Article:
As a child, Olivia Marie Jones “wanted to sing all the time.” She loved classics like “Annie” and “Aladdin” and knew she would pursue performing.
Of course, there are many paths to this career, and Olivia wasn’t always sure hers included college.
“I know that in this field, you don’t necessarily need the piece of paper to prove you’re good,” she says.
But she chose Missouri State’s musical theatre program, where she gained much more than that piece of paper.
She says, “I’ve grown exponentially.”
“It’s what makes me the artist I am today. I got voice lessons and acting lessons and dance lessons. I’ve gained confidence.”
Olivia credits the professional leadership provided by Dr. Kurt Heinlein and Robert Westenberg, coordinators of the acting and musical theatre programs, for this growth — along with the example and mentorship of the department’s many female faculty members.
For example, Sarah Wilcoxon, assistant professor of dance, gave her a boost of confidence at the moment she most needed it.
“She told me, ‘You’ve got to start believing in yourself. If you don’t, no one else will.'”
And she felt similar support in acting classes with Sarah Wiggin, associate professor of theatre, who Olivia says “is really rooting for us. She takes time to make sure we understand our characters. She always told us to never judge our characters.”
If it sounds like Olivia soaked up the knowledge and experience around her, it’s because she did. And her dedication paid off. She appeared in four departmental productions and won roles in four seasons of Tent Theatre.
Olivia also performed in productions around Springfield, such as “Ragtime” at Springfield Contemporary Theatre. She was a member of the Giving Voice performance company, which uses theatre to “assist leaders in the academic, business, and community fields to address issues of oppression, microaggression, and discrimination.”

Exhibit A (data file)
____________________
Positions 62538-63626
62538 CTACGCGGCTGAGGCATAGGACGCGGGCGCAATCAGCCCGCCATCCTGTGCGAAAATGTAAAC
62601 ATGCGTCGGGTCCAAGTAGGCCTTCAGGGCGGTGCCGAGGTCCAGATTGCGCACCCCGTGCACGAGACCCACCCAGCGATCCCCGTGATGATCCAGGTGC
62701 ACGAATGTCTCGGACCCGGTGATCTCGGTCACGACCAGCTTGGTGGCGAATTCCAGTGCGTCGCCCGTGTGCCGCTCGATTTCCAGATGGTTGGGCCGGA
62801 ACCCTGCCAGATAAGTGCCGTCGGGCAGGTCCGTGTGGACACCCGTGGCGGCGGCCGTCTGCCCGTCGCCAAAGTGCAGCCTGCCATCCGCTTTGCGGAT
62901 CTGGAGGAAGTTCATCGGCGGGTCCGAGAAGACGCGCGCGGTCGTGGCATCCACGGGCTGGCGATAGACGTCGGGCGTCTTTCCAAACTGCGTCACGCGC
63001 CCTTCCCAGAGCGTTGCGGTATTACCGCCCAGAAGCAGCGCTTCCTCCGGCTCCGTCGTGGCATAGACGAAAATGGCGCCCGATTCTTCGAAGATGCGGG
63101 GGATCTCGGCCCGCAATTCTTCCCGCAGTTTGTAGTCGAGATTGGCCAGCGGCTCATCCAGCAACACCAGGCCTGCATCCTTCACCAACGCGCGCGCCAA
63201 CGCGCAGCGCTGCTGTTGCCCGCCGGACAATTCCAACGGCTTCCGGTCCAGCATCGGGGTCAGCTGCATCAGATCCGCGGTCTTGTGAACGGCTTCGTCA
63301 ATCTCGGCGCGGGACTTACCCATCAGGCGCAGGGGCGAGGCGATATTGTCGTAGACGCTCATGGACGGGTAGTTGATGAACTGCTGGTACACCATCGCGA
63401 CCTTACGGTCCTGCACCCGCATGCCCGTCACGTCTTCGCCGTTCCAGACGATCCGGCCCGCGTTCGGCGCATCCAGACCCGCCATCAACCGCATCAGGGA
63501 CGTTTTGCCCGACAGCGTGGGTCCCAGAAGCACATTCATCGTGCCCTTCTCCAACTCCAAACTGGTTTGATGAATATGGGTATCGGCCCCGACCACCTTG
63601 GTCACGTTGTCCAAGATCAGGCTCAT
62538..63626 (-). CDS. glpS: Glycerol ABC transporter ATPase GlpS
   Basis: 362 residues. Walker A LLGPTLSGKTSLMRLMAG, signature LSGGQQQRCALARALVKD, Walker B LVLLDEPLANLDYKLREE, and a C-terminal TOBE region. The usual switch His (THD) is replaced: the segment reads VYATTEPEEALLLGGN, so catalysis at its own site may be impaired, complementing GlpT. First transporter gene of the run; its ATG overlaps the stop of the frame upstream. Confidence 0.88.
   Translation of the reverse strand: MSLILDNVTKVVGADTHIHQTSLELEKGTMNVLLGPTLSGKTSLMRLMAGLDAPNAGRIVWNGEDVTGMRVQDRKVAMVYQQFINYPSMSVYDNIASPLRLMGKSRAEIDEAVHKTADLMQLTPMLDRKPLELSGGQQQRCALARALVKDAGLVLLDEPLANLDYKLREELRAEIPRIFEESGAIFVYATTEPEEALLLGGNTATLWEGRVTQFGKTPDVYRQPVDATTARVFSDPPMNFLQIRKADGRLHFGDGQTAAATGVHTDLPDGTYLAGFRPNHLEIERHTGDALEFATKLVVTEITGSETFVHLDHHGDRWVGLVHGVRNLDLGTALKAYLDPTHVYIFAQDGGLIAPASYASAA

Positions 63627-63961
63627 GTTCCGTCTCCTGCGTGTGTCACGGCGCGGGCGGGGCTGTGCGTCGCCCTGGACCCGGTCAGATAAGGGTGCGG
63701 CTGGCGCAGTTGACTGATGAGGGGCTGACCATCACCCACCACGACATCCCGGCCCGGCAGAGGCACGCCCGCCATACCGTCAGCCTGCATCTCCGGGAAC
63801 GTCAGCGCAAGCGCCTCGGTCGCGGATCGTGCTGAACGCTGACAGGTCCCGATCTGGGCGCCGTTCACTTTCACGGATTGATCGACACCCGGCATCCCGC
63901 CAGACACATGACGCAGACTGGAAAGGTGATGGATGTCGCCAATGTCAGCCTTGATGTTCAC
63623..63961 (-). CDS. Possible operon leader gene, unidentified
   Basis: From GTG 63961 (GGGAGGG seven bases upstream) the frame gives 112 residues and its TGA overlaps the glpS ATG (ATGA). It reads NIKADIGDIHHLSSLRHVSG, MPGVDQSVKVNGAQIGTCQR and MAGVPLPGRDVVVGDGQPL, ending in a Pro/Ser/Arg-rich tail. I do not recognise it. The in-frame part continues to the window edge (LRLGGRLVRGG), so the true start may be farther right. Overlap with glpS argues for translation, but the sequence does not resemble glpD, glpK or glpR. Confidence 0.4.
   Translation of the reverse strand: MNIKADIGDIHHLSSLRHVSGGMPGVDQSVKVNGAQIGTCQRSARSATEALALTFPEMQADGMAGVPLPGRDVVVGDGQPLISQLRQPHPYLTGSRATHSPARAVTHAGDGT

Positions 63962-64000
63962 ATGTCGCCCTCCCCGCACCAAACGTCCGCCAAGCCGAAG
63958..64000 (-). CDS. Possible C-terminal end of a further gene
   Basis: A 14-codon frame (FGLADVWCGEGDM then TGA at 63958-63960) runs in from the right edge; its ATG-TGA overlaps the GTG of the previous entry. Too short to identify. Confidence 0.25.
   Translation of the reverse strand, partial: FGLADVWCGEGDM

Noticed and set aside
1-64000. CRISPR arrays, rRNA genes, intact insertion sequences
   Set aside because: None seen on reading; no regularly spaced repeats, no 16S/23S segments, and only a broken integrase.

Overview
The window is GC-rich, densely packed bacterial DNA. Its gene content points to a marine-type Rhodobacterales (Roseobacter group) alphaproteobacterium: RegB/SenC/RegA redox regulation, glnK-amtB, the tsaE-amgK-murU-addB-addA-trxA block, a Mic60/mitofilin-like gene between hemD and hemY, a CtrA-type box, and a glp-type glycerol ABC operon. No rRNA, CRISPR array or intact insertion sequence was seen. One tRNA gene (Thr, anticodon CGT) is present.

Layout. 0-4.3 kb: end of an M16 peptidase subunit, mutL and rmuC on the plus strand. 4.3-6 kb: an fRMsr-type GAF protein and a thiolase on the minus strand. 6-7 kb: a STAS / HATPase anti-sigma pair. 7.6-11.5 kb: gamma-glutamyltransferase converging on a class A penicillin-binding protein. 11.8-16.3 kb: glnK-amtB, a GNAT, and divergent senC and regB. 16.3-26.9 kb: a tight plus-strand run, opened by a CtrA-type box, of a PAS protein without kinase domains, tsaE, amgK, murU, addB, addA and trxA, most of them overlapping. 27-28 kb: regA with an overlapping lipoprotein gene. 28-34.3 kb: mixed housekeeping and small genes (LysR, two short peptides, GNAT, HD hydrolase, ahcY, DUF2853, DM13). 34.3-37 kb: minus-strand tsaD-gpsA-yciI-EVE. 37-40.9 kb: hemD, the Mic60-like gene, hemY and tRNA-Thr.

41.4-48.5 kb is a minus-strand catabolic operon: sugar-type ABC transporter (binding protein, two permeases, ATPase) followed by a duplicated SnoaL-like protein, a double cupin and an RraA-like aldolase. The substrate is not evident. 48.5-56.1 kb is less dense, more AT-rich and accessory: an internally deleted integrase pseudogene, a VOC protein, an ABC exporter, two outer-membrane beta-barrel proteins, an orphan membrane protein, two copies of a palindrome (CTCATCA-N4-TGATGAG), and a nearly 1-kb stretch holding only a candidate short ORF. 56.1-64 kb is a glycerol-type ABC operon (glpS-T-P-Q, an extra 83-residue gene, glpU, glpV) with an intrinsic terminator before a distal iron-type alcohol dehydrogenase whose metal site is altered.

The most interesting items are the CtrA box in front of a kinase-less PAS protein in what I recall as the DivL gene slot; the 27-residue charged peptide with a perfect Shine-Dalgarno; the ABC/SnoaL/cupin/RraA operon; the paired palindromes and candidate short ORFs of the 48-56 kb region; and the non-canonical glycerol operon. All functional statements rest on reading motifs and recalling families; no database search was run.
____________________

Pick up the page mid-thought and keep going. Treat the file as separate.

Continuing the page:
Olivia found enormous value in the opportunity to receive feedback from industry professionals on both coasts. It provided new ways to think about her work and a deeper understanding of the audition process.
Despite considerable on-stage commitments, Olivia found time to pursue another interest: American Sign Language (ASL).
A family friend first exposed her to ASL, and “when I came to college, I realized it was something I could expand on” through courses in the department of communication sciences and disorders.
And Olivia hopes to knit this interest to her career in performance. “We need to keep opening up the incredible experience that is musical theatre to the incredible community that is the deaf community. I love learning how different a story can be based on the signs you choose and how you present your body. It adds another layer.”
It also resonates with Olivia’s commitment to inclusion and representation, something she felt deeply when she experienced “The Color Purple” in New York.
“I have never felt so closely related to a show in my life. All the people on stage looked like me, and I thought, ‘I can do that, too,'” she says.
“So I’m not just trying to prove this to myself, but also to someone else who wants to see a person who looks like them up there, too.”